Evolution and Intelligent Design

Discussion about scientific issues as they relate to God and Christianity including archaeology, origins of life, the universe, intelligent design, evolution, etc.
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Pierson5
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Re: Evolution and Intelligent Design

#46

Post by Pierson5 » Wed May 30, 2012 2:54 pm

Gman wrote:
Pierson5 wrote: No one knows exactly how it happened. To claim otherwise is disingenuous. There are plenty of good hypothesis though:
http://en.wikipedia.org/wiki/Abiogenesis

That is a topic for another thread though. Let's keep this one about evolution.
Call it a hypothesis, call it a theory, or call it chicken noodle soup.. The fact here is that no one has 100 percent proof. What am I saying here? You are going to have to take what you project here by faith or miracles....
I'll call it what it is. It's not a theory because it's not an explanation supported by facts, it's not chicken noodle soup because that's ridiculous. I never said it was a fact, or that I accept any of the hypotheses as fact. Nothing is taken on faith or miracles. I simply state "I don't know, but here are some good ideas."
Gman wrote:
Pierson5 wrote:Maybe we are getting confused with "against" and "deny." Plenty of people here deny evolutionary fact.
No... Micro evolution is a fact, macro evolution is NOT a fact. It is "assumed" via micro evolution.
This again... Last time we discussed this, apparently there was some confusion on what you meant by the word. Before we go any further, please (either you or Bippy or both) define what you mean by "macro evolution."
Gman wrote:
Pierson5 wrote:I haven't seen anybody make the claim that science "oppresses the belief in God." I have said before it may be in conflict with some individual's creationism stories (if we have a common ancestor with apes, how does that explain Adam/Eve, etc...). I know this is a simple example and doesn't apply to everyone, but I think you get the idea. This creates bias and a "hidden agenda."
No... But when someone says evolution does this and evolution does that (especially around origins) and leaves out God, what do you think that implies? A "hidden agenda?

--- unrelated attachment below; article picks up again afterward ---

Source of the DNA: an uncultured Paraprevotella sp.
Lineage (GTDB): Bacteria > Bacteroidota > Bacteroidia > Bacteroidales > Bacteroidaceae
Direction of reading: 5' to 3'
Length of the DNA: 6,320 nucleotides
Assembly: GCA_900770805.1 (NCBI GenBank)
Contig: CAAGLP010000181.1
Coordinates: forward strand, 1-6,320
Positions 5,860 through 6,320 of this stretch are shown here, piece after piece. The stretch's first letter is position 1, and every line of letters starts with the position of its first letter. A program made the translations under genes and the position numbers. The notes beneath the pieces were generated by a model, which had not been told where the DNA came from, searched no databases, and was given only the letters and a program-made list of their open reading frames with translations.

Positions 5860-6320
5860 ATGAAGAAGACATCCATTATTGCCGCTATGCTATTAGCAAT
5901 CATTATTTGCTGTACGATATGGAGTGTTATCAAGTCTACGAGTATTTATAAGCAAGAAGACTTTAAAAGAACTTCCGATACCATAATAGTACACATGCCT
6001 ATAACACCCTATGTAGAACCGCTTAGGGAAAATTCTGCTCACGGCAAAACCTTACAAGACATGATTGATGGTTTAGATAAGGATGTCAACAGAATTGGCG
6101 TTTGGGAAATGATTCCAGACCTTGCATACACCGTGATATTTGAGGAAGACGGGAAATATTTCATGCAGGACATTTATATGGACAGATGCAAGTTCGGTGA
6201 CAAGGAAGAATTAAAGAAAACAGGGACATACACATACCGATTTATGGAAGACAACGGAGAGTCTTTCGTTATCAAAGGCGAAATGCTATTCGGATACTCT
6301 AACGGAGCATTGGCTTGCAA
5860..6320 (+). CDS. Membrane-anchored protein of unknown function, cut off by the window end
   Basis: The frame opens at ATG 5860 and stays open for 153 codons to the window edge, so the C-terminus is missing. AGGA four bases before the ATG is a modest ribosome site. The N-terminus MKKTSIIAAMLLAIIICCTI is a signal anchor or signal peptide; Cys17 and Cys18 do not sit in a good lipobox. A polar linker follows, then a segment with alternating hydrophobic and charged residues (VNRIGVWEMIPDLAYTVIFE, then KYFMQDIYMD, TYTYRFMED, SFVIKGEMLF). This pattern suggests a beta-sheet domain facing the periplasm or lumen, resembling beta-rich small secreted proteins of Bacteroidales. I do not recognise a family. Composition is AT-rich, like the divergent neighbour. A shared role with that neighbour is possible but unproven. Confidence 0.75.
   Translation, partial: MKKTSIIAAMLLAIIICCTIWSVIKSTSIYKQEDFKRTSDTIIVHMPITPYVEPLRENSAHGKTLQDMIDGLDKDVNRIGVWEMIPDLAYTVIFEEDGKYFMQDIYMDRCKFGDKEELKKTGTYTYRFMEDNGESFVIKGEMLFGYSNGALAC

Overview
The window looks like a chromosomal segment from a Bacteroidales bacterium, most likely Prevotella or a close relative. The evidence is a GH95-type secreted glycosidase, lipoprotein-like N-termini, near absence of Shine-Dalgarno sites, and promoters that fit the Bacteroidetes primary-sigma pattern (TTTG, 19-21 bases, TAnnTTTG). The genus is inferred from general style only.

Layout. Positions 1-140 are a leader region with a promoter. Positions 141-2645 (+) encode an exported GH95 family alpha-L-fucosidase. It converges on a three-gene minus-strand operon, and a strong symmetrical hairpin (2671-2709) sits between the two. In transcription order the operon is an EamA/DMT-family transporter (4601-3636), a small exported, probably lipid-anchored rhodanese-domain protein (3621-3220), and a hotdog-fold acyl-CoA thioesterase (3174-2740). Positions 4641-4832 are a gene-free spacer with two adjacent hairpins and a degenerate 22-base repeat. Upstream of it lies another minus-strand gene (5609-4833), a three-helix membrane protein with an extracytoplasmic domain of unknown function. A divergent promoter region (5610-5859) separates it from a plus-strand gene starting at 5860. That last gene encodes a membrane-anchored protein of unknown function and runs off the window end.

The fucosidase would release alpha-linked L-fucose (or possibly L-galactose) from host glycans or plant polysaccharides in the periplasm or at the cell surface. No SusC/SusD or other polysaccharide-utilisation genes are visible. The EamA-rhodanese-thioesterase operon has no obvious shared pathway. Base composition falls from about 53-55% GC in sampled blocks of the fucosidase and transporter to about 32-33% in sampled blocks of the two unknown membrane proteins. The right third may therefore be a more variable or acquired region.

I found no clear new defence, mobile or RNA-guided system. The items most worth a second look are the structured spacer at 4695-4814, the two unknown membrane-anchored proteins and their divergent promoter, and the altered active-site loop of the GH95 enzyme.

I actually found this looking into Plantiga's argument further down the thread...
A guiding intelligence isn’t (thus far) needed to account for the origin of species. There isn’t any independent evidence for such a being, there’s no specification of its characteristics, and its mode of action is obscure, to put it politely. So God plays no useful role in scientific accounts of evolution. Of course you can always add God in as an initiator – a remote controller, in some sense. But this adds nothing transparent or predictive to our understanding of speciation, so doesn’t appear in the theory.
We leave out God in germ theory. You think there is a hidden agenda there? God was the explanation for disease for a very long time. "God" has been used as an explanation for the unknown throughout the ages. When we discover what is actually going on, the "God" explanation is thrown out. You can easily look through Greek mythology and find many examples. We know what causes lightning and leave out Zeus. Hidden agenda? We now know the Earth revolves around the sun and can leave out Helios with his fiery chariot. We know the moon reflects the light given off by the sun and can leave out Selena to light it. I'm sorry, but that is ridiculous reasoning. Evolution as a scientific fact (like most scientific facts) is accepted by the religious and non-religious alike. From what I have seen, ID is always linked back to people with a religious agenda (e.g. The Discovery Institute).

The very nature of the scientific method is to eliminate biases and "hidden agendas." Is the method perfect? No. But it is the best method we currently have for deciphering what is true and what is not. If you have a better method, let's hear it.
Gman wrote:
Pierson5 wrote:I would disagree. Science is a method. It's not a set of beliefs, it's not a denial of any beliefs. Science is comparable to a set of instructions on how you should tie your shoes, but is instead applied to observations.

If science is a god, so is the tag on my shirt that says to dry clean it.
No.. You totally missed my point. Science is a method, but people will always interject their philosophy into their science. Always... Whether you are a creationist, evolutionist, an atheist, or an alien from mars. Philosophy and science must conflict. Science and philosophy deal with the same thing. Human life. But they try to understand it under different types of considerations. One physical or natural and the other philosophical. And that is why they conflict because that are trying to come to an understanding of the same thing, human life, from two different points of view. People try to divide them where they don’t interfere, but you can’t do that. Don't forget, you brought up pragmatic evolution. What we have here is philosophy vs philosophy or religion vs religion and very very little actual science..